BY: PHEOBE HORIBE
The COVID-19 infection rate in New York City has been consistently less than 1% for the last month, so Governor Cuomo has given the green light for reopening indoor restaurant seating with certain requirements in place. Starting September 30th, restaurants will be able to reopen indoor dining to patrons at 25% capacity. All diners will be required to complete a temperature check at the door and at least one member of the party must give contact information for tracing purposes. As usual, all diners will be required to wear masks while waiting to be seated.
How do we feel about this? I personally will continue to order my food to go, but I understand the necessity of opening things back up, even at a fraction of their usual capacity. Winter is coming and once it gets too cold outside for patrons to eat al fresco, restaurants’ ability to provide indoor seating may prove to be an invaluable lifeline.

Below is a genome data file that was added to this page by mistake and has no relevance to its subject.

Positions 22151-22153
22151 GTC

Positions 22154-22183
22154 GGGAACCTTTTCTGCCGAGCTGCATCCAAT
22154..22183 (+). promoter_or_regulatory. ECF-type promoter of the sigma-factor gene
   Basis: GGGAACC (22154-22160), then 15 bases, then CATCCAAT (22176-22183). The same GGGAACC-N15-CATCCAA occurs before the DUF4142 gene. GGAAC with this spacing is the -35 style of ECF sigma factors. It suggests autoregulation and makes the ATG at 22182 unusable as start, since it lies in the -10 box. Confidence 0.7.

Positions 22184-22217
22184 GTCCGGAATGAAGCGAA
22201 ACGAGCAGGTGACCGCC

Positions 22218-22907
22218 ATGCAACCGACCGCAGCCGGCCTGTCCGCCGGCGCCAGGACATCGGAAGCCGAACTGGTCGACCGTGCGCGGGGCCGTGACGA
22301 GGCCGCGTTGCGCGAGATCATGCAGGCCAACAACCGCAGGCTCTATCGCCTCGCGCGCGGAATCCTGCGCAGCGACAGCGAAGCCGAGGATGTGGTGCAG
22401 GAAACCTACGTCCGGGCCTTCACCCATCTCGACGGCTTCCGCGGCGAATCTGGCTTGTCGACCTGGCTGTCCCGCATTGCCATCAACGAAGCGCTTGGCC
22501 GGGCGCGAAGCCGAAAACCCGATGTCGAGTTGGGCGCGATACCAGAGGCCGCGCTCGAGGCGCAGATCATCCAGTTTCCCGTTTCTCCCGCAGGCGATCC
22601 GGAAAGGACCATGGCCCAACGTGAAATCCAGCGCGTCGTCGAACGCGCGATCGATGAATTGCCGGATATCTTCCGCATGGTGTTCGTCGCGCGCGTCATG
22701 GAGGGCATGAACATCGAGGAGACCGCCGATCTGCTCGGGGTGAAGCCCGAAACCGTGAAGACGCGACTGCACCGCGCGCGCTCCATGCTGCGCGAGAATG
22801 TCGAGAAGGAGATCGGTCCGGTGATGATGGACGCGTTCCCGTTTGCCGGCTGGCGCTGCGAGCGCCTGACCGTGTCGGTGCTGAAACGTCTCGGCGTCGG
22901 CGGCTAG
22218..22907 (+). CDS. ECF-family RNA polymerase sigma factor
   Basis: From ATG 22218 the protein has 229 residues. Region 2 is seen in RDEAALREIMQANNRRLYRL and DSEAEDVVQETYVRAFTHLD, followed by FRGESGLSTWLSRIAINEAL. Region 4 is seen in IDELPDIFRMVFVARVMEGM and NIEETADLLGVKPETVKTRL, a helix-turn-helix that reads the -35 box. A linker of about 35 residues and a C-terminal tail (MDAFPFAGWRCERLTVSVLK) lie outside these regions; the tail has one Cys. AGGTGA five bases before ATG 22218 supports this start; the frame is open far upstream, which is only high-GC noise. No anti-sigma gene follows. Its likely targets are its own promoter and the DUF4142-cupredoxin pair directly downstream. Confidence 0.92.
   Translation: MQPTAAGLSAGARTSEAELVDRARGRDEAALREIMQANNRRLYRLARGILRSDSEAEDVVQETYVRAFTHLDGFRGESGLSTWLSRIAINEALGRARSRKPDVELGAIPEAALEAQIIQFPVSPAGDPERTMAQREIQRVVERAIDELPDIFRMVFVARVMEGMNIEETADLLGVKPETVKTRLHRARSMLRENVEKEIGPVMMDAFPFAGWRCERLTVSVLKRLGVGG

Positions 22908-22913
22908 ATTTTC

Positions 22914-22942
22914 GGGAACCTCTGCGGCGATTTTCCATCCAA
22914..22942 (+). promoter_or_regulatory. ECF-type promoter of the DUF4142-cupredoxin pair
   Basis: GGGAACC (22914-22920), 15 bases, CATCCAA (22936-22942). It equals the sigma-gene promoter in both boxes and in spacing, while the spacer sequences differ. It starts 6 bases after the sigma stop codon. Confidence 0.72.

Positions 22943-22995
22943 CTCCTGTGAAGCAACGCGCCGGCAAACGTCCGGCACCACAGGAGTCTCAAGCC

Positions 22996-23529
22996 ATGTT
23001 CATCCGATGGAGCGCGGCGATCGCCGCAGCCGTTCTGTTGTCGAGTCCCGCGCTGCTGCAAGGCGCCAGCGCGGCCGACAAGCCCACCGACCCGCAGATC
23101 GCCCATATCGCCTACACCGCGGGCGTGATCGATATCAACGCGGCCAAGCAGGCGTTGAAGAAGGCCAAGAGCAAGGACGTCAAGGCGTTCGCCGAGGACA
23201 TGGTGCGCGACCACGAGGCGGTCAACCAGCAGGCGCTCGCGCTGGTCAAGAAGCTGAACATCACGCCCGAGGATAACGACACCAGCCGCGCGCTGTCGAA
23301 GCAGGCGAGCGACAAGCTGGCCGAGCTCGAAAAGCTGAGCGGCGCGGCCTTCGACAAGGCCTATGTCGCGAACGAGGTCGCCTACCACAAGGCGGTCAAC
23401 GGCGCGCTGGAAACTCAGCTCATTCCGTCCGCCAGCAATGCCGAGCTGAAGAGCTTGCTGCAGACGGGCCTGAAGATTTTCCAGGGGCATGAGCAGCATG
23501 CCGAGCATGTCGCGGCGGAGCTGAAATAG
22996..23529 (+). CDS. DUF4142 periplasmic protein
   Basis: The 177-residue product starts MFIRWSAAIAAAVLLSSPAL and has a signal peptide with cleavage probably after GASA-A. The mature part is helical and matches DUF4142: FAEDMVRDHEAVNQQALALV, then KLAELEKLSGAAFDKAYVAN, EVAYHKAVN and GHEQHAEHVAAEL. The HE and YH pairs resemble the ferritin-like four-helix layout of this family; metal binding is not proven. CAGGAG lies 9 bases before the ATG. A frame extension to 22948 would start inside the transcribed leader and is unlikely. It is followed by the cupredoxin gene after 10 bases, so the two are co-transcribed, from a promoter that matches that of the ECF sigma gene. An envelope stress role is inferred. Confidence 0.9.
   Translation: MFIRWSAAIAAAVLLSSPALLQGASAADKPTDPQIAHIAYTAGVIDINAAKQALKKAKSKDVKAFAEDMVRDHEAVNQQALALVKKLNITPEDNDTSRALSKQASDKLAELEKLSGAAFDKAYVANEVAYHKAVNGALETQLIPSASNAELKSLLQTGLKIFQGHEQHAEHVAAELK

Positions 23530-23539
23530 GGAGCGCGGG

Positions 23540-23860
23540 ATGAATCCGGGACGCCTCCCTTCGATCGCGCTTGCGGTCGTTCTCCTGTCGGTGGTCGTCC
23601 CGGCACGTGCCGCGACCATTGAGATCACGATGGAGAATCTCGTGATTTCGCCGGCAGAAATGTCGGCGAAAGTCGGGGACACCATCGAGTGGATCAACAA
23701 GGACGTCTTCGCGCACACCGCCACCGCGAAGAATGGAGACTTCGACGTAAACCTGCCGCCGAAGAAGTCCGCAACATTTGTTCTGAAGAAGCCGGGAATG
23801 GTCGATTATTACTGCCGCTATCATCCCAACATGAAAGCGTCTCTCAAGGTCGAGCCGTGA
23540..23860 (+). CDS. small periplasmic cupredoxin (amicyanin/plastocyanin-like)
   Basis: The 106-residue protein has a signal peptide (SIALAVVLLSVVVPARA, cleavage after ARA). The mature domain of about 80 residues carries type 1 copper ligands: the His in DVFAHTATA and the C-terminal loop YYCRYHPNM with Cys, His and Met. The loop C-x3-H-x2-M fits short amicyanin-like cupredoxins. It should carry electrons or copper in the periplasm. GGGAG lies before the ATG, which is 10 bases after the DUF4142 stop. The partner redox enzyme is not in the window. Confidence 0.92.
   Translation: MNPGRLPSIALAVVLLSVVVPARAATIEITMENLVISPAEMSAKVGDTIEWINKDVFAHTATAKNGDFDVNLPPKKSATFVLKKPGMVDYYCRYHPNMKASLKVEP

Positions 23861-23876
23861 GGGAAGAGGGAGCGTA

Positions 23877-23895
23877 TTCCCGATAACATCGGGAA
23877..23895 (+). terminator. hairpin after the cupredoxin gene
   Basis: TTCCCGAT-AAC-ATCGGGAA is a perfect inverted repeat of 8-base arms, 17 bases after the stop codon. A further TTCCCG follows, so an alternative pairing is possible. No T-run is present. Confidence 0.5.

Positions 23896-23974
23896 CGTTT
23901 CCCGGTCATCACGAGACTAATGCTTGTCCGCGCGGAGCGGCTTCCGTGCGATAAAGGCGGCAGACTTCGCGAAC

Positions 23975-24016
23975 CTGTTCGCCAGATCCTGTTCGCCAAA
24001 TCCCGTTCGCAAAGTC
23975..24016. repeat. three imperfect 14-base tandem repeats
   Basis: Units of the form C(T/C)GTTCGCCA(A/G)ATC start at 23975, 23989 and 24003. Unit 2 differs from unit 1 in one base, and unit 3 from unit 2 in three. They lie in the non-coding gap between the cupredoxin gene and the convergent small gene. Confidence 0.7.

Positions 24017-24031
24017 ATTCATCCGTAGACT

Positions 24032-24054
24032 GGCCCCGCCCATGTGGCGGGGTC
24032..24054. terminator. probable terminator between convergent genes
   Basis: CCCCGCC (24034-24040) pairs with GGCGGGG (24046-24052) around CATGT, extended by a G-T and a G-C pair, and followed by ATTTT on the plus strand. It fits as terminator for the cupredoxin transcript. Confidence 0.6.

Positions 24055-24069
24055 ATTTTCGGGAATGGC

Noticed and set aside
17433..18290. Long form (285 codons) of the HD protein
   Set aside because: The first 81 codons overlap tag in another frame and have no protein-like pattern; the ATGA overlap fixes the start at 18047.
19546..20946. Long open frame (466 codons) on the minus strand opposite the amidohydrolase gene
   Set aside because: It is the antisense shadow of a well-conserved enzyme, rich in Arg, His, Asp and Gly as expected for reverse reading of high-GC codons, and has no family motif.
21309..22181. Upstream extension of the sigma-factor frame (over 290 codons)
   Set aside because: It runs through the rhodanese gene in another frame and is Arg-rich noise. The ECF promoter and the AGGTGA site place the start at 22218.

Of course, it remains to be seen whether 1) people (other than me) are willing to eat indoors, even if it is allowed and 2) 25% capacity translates to a meaningful revenue. Sean Ricketts, the co-owner of a Theater District staple, Sardi’s, is still calculating whether reopening at this capacity is worth the costs. Sardi’s is smack in the heart of the Theater District and most certainly relies on Broadway shows for the vast majority of its business. (Even when Broadway is running, the iconic eatery is shuttered on Mondays, when most shows are dark.) Without the pre-theater dinner crowd, will institutions like Sardi’s even be able to fill 25% capacity? And if they can, will those patrons spend the same way people did before seeing a show?
This will be a test to see if indoor gatherings significantly bump the infection rate. If the rate stays steady after restaurants have been partially open for a bit, this could lead to more indoor businesses opening their doors, like movie theaters and (eventually) live theater. However, Gov Cuomo has made it very clear that if this puts a spike in the infection rate, then he will gladly shut things down again.
We all miss New York City and I know we hate seeing some of our favorite businesses struggle, which is why we owe it to each other to be mindful as the city that never sleeps starts to wake up. Be smart, wash your hands, stay home if you feel sick, and if you miss Broadway, join us at a Mixer!